A new beauty filter on TikTok called
Bold Glamour could make elaborate make-up or careful styling generally obsolete. Because the Filter provides a realistic looking, even, flawless face – which not only triggers enthusiasm, but above all uncertainty.
The influencer zhangsta, who in addition to her work as a photo model also offers educational content, demonstrates in a compact article what the filter looks like in the application.
The user richiechu comments on the effect the filter has on him below the video:
“As someone who doesn’t follow you, I have NO IDEA what your real face looks like!”
How does it work?
Luke Hurd, an augmented reality consultant working on social media filters, explains how
Bold Glamour functions.
According to Hurd, traditional beauty filters use one
augmentiertes 3D Face Mesh, which is placed over the person’s face. Filters like Bold Glamor, on the other hand, use machine learning, more precisely they use so-called GANs (Generative Adversarial Networks). Every pixel on the face is newly created. A data set filled with photographs is used as a reference.
In his Twitter video, Hurd explains in detail how GANs work.
link to Twitter content
Why the uncertainty?
However, not all users are consistently enthusiastic. Some comment on the filter as unrealistic or unnatural – some find the filter ugly due to the supposed idealization of their own appearance.
Changed along with applied make-up
Bold Glamour also the bone structure, smoothens the skin, plucks the eyebrows, curls and enlarges the lips – so approaches one contemporary standard of beauty an.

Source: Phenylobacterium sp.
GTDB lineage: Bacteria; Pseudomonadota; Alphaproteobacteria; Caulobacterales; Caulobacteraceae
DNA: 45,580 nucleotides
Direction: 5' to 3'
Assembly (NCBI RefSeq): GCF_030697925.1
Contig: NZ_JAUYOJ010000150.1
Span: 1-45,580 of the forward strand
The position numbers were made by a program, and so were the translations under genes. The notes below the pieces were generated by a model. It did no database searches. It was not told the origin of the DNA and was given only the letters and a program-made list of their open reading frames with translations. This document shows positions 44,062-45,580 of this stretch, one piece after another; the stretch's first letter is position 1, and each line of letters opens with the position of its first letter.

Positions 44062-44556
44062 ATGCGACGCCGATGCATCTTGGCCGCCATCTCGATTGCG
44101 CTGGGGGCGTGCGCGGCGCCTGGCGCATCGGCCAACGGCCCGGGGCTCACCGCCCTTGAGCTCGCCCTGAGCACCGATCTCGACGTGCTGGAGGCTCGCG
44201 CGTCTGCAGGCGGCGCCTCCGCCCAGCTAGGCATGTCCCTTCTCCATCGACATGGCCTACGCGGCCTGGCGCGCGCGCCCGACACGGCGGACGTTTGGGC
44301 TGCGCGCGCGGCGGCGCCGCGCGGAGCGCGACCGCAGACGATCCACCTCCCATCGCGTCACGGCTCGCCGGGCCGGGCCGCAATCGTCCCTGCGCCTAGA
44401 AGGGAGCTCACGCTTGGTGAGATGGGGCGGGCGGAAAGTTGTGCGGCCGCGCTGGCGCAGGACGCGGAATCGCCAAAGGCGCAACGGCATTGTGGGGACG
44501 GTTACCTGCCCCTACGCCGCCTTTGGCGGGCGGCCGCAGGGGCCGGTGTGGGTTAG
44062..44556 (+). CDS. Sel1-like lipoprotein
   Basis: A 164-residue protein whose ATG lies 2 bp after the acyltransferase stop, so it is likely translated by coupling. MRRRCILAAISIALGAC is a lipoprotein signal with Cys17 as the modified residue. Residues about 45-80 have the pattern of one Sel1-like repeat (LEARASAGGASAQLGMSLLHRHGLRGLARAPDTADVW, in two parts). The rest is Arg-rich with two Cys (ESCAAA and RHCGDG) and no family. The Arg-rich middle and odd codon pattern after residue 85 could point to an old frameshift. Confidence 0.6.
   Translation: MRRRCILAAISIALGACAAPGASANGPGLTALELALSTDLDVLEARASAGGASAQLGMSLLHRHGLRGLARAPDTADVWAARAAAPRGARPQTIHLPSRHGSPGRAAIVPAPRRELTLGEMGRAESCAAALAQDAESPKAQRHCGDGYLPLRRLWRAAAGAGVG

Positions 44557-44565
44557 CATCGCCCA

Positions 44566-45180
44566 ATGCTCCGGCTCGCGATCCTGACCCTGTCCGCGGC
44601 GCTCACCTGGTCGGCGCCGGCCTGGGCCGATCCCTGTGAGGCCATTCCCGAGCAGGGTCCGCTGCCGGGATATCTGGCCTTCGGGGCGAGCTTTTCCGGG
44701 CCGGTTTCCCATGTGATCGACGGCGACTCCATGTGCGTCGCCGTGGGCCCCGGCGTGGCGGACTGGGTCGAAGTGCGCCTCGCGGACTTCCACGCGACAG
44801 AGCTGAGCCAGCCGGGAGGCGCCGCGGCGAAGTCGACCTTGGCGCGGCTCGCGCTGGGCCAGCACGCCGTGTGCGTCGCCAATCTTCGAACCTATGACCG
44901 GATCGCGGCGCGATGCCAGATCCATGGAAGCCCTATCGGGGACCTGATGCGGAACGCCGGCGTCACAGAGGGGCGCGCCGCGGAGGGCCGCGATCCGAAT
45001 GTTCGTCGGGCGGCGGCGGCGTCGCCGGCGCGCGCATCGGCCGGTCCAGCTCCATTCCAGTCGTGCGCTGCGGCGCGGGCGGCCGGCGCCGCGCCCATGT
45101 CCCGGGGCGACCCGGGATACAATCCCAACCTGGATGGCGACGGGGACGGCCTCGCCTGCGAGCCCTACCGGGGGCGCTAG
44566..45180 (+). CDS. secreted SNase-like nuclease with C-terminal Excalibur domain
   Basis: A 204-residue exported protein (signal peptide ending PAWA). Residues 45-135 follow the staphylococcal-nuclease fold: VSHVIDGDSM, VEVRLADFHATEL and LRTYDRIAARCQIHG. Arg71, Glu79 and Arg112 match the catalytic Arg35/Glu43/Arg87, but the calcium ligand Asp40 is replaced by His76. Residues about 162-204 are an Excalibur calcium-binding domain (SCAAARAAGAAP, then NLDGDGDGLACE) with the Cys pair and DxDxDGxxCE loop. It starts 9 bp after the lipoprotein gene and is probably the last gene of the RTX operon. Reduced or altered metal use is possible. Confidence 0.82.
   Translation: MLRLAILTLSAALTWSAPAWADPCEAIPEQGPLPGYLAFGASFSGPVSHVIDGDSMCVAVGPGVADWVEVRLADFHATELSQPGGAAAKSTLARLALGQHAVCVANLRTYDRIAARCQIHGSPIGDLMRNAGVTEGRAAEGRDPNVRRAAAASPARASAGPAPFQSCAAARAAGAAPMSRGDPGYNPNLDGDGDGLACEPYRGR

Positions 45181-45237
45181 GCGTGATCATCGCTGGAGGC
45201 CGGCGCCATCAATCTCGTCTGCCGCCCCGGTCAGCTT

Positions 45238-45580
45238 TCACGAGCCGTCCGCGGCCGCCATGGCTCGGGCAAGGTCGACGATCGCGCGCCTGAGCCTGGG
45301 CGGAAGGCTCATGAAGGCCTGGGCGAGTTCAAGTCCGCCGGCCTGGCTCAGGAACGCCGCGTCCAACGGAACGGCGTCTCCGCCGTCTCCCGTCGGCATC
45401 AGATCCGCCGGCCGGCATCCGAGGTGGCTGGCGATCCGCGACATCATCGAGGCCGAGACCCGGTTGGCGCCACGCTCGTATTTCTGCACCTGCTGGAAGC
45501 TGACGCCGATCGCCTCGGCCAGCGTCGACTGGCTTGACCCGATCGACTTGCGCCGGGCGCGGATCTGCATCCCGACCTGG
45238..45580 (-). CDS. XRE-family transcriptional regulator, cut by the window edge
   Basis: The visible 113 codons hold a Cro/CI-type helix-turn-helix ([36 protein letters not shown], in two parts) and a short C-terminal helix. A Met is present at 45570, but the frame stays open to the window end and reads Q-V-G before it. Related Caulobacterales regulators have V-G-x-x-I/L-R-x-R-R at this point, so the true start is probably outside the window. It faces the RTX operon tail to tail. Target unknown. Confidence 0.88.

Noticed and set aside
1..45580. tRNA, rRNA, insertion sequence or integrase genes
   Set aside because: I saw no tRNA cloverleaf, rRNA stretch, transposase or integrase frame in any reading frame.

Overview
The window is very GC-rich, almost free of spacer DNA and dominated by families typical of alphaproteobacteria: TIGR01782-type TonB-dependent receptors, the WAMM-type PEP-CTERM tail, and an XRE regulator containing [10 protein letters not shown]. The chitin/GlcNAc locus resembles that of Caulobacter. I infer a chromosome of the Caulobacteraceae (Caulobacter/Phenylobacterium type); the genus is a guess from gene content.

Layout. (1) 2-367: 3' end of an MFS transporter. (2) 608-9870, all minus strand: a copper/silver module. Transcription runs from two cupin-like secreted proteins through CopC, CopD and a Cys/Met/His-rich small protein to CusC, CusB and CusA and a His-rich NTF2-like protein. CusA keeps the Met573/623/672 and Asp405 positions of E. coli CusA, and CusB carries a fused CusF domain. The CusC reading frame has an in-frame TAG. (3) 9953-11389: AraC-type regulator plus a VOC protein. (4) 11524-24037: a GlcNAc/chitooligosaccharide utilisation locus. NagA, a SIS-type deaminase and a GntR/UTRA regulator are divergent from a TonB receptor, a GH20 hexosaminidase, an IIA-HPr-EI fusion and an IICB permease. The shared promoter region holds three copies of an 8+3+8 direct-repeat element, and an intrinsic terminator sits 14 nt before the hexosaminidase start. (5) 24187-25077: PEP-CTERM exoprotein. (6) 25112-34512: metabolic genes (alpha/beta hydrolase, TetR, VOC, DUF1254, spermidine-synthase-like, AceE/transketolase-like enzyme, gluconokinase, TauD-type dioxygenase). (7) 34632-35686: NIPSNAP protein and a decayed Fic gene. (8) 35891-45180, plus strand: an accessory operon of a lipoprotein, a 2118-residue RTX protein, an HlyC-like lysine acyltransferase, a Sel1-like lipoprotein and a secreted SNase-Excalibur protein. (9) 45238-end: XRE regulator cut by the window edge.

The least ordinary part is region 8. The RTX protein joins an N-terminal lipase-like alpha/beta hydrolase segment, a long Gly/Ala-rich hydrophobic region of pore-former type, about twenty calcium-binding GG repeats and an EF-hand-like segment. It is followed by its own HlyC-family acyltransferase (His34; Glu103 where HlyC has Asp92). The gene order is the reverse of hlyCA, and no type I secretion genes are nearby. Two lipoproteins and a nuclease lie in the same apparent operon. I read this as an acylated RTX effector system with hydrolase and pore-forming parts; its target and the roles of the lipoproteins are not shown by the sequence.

The criticism is by no means far-fetched that this idealized look triggers insecurities – especially among young people whose self-esteem is typically on shaky ground.
A comment by the beauty influencer Lindsay Borow makes it clear how drastic the filter rubs off on people’s self-perception. On the one hand, Borow admits how
the filter is incredibly real compared to other filters look. On the other hand, Borow reports that she has herself
never uglier felt like after removing the filter – and looking back at her real face.
Borow goes on to say:
“No matter what makeup I put on to mimic the look of the filter, despite the makeup, the filter improved my look a little bit.”
According to NBC News, the
Bold Glamour already used millions of times. Do you agree with science, which sees yet another unrealistic standard of beauty on the rise – especially for women? Do you know people in your circle of friends who have undergone an operation in order to submit to a beauty ideal – or have you even had an operation yourself? Discuss it in the comments!